Protein Pro-Tips

Posted on: July 6th 2014

SKATERS, let’s talk about protein…

What is protein?

Protein is one of your three major macronutrients (Protein, Fat, Carbohydrates), and it’s made up of groups of amino acids linked into peptide chains.  Generally, we tend to overdo it on carbohydrates, and neglect our protein intake.  Low protein intake often means we’re shorting ourselves on essential amino acids.  When we’re missing any key nutrient (like essential amino acids) our bodies seek them out, leading us to overeat (often choosing foods that aren’t even going to give us that nutrient we crave).

There are 3 types of amino acids:

  • Non-Essential – Made by the body;
  • Conditional – Usually made by the body unless there are complicating factors like illness or stress; and
  • Essential – Not made by the body, have to come from food

As you digest, the protein is broken down into smaller polypeptide chains and amino acids which replenish the plasma pool of amino acids in the bloodstream.  The amino acids your bloodstream readily trade with proteins and amino acids in your cells, helping to produce important molecules.

Cool, but why do I need it?

Protein is critical for your metabolic activities.  It pretty much helps you do everything: Amino acids make up your fibrous and contractile proteins, non-steroidal hormones, enzymes, neurotransmitters, and antibodies.  Also, without adequate protein (and fat) intake, your ratio of anabolic to catabolic hormones goes squirrely, and you’re unable to build or maintain muscle.

Simply put – Adequate protein intake is crucial for maintaining and improving your body composition (building and repairing your muscles!), promoting immune function, and helping you to feel full after eating.

Okay, Okay, protein is important.  How much should I eat?

 Here’s where traditional food guides and strength training wisdom diverge a bit.  Traditional (read: oldey-timey food guides) wisdom says the average sedentary adult should eat 0.8 grams of protein per day per kilogram of body mass to avoid protein deficiency.  But we’re not sedentary adults, are we?  We’re athletes and therefore our protein requirements are higher.  In the physique world, the rule is 1g protein/1lb body mass.  Basically, you can start at 0.8g/kg (0.36/lb) and go all the way up to 1.4-2g/kg (0.64-0.9 g/lb) depending on your goals and level of activity.  A portion of protein is usually 20-30g for women – and 20-30g is about the size of your palm.  Double the intake if you’re male.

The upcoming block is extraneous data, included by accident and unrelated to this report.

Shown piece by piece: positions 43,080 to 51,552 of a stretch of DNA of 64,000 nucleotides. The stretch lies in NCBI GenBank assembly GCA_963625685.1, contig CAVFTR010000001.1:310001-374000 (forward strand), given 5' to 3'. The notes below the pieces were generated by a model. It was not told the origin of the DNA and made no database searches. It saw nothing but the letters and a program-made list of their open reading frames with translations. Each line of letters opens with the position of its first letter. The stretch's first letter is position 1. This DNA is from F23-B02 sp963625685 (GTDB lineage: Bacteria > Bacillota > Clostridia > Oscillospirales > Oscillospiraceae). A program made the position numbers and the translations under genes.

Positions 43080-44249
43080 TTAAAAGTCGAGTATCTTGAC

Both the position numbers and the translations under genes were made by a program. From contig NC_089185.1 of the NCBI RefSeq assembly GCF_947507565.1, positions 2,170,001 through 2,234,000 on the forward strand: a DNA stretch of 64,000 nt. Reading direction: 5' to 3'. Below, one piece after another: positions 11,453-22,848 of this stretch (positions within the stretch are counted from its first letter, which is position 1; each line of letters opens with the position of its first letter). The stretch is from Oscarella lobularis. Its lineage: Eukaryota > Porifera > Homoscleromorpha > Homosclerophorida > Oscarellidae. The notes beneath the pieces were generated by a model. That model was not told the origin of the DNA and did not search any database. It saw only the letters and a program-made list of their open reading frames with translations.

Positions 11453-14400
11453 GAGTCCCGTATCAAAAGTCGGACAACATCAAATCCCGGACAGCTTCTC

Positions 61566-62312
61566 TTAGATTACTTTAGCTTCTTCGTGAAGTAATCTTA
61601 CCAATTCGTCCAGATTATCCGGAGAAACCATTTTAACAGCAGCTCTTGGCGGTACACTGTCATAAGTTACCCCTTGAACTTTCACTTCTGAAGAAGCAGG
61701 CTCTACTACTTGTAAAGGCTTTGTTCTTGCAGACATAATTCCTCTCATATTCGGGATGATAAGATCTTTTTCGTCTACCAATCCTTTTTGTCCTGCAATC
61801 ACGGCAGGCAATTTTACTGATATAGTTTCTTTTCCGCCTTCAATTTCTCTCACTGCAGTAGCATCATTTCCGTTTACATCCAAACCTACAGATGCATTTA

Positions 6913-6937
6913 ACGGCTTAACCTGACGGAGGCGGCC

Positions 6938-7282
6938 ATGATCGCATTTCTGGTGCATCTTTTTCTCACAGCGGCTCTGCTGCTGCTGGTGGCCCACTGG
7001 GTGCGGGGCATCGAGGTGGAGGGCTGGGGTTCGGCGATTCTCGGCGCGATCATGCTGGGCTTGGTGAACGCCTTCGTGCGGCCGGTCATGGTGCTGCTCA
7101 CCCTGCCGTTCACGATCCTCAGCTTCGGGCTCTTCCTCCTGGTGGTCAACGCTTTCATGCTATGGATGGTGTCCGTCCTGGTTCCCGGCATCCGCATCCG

And where, pray tell, do I get this protein?

 So, for example, a 150lb, reasonably athletic woman would want to take in anywhere from 95-135g of protein in a day .

What’s high in protein and won’t break the bank?

  • Can of tuna: 40g/can (canned mackerel has 23g/100g serving)
  • Whole eggs: 7g/egg
  • Whey powder: 26-30g/scoop
  • Ground beef or turkey: 25g/100g serving
  • Milk: 30g/litre
  • Chicken breast: 25g/100g serving
  • Cottage cheese:12g/100g serving

This thing called PDCAA measures protein quality, and lists animal proteins highest, with your fastest utilized proteins being eggs and whey, slower being meat and casein.  Basically anything that had, or would have had, a face will give you a decent boost in your protein.

That doesn’t mean you can’t increase your protein intake while meat-free or even while vegan.  All of the following animal-product-free foods have a protein content greater than 7% per serving:

Buckwheat, oats, rye, millet, maize (corn), rice, wheat, bulgar, sorghum, amaranth, quinoa, soybeans, lentils, kidney beans, white beans, mung beans, chickpeas, cowpeas, lima beans, pigeon peas, lupines, wing beans, almonds, Brazil nuts, cashews, pecans, walnuts, cotton seeds, pumpkin seeds, sesame seeds, and sunflower seeds

If you are meat-free, be sure to diversify – enjoy your veggies, seeds and nuts, but try to take in ½-1 cup of beans or legumes per day as well.  Our bodies can only store so much protein at a time, so spread out your intake, and including before and after training to help support muscle repair.

There’s no way I can eat that much protein from real food – what about supplements?

Glad you’re so excited about protein!  While whole foods are often the best way to get your required protein, there’s a whole world of protein supplementation to help you fill the gaps in your diet.  So much so, that we’ve got a whole other post about it! 

Go forth, eat protein, feed your muscles!

Questions? Comments? Got a recipe you’d love to share? Please leave a comment below!

Have a great week!  xoxo Booty Quake & Lilith NoFair

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